Taking Minimalist Photos

I love taking minimalist photos. There are many ways to create minimalist art. Today, I’d like to focus on close-up photos of objects and surfaces. It’s surprising how these kinds of photos can capture an abstract minimalist look.

Photo by Dan Erickson

Last summer, while my daughter and I were on vacation, we visited an old military fort: Fort Casey.

I noticed that the old concrete walls of the bunkers had all sorts of abstract patterns and textures. I took a few shots and found the result to be very minimalist in nature. 

Taking Minimalist Photos Can Be Abstract

Photo by Dan Erickson

At first look, these abstract photos of concrete walls may not seem appealing.

But if you’ve ever visited modern and abstract art displays, these two pictures are similar to many of the pieces you might see on museum walls. Imagine these photos as very large pieces on a single wall.

Taking minimalist photos is about capturing images that are simple. These two abstract images are very simple.

Next, here’s a close up of an old set of doors on the back of a building next to the hotel we were staying in.

Photo by Dan Erickson

Taking photos of doors and windows creates a minimalist look. I think this is especially effective when the subjects are old and weathered.

Look for old doors, old windows, and old handles. Try a few shots for yourself. You might be surprised with the results.

Try Taking Minimalist Photos Around Home

Photo by Dan Erickson

At the beginning of the year when I decided that I’d add my own photos to some of my posts, I spent a few hours taking pictures around my home. Here are a couple.

The first is a photo of the antique dresser in my bedroom. The second, a simple jar of honey on the kitchen counter.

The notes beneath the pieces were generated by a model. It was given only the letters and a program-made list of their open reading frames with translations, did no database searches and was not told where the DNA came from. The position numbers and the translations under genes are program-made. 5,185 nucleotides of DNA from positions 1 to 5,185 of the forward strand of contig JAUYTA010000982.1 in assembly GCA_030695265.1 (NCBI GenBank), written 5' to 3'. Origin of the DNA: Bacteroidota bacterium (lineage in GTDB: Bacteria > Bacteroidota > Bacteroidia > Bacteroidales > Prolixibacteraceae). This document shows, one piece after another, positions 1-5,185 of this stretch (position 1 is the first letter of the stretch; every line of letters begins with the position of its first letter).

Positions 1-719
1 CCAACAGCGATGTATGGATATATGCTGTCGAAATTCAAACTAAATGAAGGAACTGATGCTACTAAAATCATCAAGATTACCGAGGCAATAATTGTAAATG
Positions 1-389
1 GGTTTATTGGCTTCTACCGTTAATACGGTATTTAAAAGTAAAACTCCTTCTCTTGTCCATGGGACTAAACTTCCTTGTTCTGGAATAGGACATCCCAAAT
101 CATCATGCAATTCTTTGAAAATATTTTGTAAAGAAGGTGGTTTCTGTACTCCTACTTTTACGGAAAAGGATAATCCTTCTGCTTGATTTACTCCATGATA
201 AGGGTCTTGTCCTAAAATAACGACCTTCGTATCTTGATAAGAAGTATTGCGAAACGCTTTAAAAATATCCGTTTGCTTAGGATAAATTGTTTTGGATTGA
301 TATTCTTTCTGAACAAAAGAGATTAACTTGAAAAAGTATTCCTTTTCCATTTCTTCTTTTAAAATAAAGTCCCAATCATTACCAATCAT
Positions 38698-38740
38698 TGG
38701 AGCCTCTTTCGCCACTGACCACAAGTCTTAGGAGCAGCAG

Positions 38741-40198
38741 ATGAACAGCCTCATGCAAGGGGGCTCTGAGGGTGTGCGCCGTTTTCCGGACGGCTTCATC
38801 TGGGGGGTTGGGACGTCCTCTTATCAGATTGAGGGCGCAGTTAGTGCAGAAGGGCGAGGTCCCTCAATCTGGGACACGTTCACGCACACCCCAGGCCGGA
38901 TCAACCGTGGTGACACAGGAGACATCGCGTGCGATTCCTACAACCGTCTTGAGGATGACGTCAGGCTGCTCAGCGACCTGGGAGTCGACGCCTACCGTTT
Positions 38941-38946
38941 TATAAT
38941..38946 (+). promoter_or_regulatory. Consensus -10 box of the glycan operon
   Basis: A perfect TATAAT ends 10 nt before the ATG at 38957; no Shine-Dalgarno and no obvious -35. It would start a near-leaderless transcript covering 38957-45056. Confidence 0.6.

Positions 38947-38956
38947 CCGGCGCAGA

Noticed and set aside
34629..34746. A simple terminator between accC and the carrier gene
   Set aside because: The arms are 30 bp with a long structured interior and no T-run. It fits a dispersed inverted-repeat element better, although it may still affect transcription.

Simple clean spaces with one object at a fairly close range helps to create a very minimalist effect. Try it yourself. 

Photo by Dan Erickson

Equipment For Taking Minimalist Photos

So you might wonder what kind of camera a minimalist photographer might use. I don’t think there’s a definitive answer to that question, but here’s a list of what I use:

That’s it. For me, part of being minimalist includes using the least amount of equipment to get the most accomplished. My phone also works as my Internet connection while I’m traveling, my map, and of course, my phone and more. That’s minimalist.

I’ve owned a few other point-and-shoot style cameras, but they wind up creating extra stuff to lug around and keep track of, and an iPhone takes decent photos for digital use.

In the future, if I get more serious about photography, I might choose to buy a higher quality camera with a variety of lenses. For now, I’ll keep it simple.

Try It For Yourself

Now it’s your turn. Try taking a few minimalist shots around your house. Take a walk and look for details. Isolate unique subjects and have fun.

Follow my ten-step challenge to live more simple, Start here:


Dan Erickson

Dan Erikson is the passionate voice behind Hip Diggs, where he explores the art of living simply and intentionally. With a keen eye for minimalism and its profound impact on our lives, Dan delves into topics ranging from decluttering spaces to decluttering the mind. Drawing from personal experiences and a deep appreciation for the minimalist ethos, he offers readers practical insights and actionable steps to embrace a more meaningful, clutter-free life. When he's not penning down his thoughts on Hip Diggs, Dan enjoys the serenity of nature, reading, and exploring the nuances of simple living in a complex world.

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